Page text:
A new "plan" for the rebuilding of central Christchurch is to be announced at 6pm today.
This will be (hold on, let me count) the sixth different plan for rebuilding the central city to be announced by govt or local govt since the first earthquake.
No wonder property owners haven't got on and started rebuilding themselves.
First, they were barred from their own property. Then, with the release of each plan, they've been told their property will be confiscated if the planners deem it necessary.
The radio story announcing the new plan was accompanied by the hand wringing of Mayor Parker, bewailing the flight of investment capital out of Christchurch. Is it any wonder?
It’s still not too late to turn Christchurch into an Enterprise Zone. It could be done overnight.
No, we won’t know how Christchurch would look if that were to happen. There’d be no grand plan about which to trumpet—no great monuments for politicians to unveil; but there’d be rebuilding, you can be sure of that; the rebuilding would start, carried out by people using their own property, their own money, and expecting to turn a profit on it.
In other words: rebuilding the way this city and every great city* was built in the first place.
A simple fact forgotten by those who harbour a fetish for grand plans and a wish to keep Christchurch on welfare.
UPDATE: The citizens of Christchurch deserve more respect than to have inflicted on them more infantile boosterism, says Hugh Pavletich, Coordinator of Cantabrians Unite.
Later today an announcement will be made on the proposed central public projects. All these proposed projects will likely be loss makers, requiring on going ratepayer / taxpayer subsidies.
National and international research also illustrates the wider economic and social benefits are minimal ...- at best. Indeed - comprehensive and robust research often illustrates there are wide economic and social costs.
The focus should be on how best to provide these loss making services in whole or in part, at the lowest possible ongoing cost to ratepayers and taxpayers.
It is to be hoped the media makes a point of communicating with people both nationally and internationally, with credibility and expertise in these public projects.
In very general terms, if at the outset the development cost estimates are in the order of $800 million and because these projects appear to be rushed, it will be likely there will be substantial costs blowouts. The promoters need to be asked ( based on reputable international evidence and research ) what provision at this stage have they made for likely cost blowouts.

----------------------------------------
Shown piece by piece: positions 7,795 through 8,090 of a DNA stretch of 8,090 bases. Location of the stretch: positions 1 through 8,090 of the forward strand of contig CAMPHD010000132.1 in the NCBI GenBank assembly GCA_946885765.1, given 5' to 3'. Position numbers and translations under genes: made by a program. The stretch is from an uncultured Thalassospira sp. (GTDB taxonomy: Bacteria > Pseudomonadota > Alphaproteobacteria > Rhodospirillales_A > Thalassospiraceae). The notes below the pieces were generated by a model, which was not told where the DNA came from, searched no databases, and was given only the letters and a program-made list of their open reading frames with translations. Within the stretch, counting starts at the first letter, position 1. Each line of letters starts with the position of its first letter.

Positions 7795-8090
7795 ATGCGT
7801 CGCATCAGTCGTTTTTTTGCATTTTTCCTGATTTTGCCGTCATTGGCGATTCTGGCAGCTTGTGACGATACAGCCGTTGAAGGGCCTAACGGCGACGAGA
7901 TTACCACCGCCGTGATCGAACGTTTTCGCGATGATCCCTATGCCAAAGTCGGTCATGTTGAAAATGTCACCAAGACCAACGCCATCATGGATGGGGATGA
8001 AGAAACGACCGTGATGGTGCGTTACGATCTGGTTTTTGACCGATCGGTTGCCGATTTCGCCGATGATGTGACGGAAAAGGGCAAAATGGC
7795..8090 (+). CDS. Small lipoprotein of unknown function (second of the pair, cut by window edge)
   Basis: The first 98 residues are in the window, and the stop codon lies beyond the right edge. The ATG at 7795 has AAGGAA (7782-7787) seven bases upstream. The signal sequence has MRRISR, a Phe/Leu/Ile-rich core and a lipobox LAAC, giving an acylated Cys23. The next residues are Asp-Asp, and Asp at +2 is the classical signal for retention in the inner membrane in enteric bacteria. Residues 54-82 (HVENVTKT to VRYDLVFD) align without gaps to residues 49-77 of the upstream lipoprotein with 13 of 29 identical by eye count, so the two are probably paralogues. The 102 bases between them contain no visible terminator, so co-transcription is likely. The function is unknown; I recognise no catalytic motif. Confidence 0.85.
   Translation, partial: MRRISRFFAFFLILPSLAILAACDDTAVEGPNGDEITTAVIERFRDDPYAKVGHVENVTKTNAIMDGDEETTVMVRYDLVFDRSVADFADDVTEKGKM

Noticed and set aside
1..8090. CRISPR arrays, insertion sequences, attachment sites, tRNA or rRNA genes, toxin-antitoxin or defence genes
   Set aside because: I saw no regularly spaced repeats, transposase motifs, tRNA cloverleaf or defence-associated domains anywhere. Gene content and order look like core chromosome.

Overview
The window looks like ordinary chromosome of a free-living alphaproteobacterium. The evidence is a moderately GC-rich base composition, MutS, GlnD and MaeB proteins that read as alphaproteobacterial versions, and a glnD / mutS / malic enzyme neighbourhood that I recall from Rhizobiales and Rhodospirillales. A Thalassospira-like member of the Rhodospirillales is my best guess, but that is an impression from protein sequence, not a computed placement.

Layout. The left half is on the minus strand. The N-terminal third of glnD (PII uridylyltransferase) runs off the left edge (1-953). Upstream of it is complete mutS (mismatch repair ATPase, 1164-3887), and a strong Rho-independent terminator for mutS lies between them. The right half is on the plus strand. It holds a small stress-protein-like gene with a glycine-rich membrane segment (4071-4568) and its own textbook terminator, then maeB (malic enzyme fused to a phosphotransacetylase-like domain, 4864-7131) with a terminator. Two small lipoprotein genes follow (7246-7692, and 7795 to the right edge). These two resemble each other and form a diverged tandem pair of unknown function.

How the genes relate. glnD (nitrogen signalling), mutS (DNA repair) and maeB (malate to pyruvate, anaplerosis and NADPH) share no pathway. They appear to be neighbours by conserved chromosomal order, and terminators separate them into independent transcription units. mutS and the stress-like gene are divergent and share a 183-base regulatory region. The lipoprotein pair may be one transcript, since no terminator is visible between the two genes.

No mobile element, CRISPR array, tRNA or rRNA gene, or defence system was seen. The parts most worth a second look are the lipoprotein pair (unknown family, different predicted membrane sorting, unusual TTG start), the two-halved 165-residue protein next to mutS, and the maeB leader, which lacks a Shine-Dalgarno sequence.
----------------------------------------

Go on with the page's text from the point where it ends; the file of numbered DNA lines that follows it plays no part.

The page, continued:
By rushing in to these projects, the promoters will be forced to pay excessive land costs. Going forward, central area land values are expected to fall dramatically. The public deserves to be fully informed of the additional land costs involved with these proposed rushed projects.
Even based on the initial costs estimates of around $800 million, when the ongoing costs of capital and operating losses (including insurances, maintenance, depreciation, staffing etc. etc.) are factored in, it seems likely these could be in the order of at least some 10% or $80 million a year of ongoing losses.
With a little over 150,000 households, this is in the order of $533 per household - more if there are cost blowouts.
While of course the commercial / industrial sector pay a substantial proportion of the Local Authority rates - the losses are still a cost to us all as citizens. The commercial / industrial sector will simply pass on these increased rates costs in the prices they charge for the goods and services they provide. Business is simply an intermediary.
And in the broader sense - have we got our priorities right - with people first - housing second - and business third.
Quality decisions can only be made if the citizens of Christchurch are provided with honest and credible information.
The citizens of Christchurch most certainly deserve to be treated with respect. They deserve much better than to be inflicted with infantile boosterism.